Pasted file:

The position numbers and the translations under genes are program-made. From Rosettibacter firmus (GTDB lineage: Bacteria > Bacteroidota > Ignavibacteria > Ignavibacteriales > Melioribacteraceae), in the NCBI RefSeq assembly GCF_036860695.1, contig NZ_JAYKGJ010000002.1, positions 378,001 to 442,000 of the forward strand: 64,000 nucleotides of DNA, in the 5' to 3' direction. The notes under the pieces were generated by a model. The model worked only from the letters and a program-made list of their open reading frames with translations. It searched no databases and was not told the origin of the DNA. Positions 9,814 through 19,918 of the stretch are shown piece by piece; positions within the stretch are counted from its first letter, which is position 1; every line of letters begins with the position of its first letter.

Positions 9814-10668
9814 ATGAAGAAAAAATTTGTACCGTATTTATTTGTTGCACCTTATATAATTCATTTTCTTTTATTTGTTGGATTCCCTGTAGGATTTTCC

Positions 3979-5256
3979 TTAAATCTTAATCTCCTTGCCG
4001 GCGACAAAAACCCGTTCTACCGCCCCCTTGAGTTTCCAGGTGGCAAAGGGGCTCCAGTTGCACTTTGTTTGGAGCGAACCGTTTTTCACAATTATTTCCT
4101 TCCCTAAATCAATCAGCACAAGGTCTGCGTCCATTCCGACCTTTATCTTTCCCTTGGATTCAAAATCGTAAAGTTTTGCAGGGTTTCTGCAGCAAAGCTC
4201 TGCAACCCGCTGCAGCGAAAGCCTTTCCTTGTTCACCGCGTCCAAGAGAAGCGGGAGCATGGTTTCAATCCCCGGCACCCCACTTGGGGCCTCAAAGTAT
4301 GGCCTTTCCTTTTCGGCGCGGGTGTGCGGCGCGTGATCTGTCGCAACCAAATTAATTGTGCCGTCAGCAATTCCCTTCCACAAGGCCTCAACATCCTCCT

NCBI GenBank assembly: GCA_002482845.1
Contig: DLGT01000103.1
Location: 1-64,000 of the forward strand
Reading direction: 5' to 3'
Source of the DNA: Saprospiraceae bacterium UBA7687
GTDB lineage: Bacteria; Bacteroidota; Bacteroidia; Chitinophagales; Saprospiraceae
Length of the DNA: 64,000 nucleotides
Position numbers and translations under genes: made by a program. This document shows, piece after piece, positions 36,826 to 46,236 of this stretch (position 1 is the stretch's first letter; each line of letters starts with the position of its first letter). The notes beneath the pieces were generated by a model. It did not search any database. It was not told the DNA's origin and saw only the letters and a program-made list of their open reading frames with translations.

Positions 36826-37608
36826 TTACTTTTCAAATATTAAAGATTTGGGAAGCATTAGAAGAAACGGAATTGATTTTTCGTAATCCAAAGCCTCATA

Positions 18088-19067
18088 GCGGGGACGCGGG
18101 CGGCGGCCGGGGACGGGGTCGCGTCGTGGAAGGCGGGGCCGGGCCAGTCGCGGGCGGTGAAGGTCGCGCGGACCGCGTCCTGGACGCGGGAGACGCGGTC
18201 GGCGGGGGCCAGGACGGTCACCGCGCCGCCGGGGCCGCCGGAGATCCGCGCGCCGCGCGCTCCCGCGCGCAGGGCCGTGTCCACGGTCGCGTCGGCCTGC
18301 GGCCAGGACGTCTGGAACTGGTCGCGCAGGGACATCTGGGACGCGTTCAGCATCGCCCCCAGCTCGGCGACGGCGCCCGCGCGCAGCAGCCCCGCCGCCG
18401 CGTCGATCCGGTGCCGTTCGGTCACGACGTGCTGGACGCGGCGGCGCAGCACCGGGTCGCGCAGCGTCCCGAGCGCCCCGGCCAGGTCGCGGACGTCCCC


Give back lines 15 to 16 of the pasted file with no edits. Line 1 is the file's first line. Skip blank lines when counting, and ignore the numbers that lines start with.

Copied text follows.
GTDB lineage: Bacteria; Bacteroidota; Bacteroidia; Chitinophagales; Saprospiraceae
Length of the DNA: 64,000 nucleotides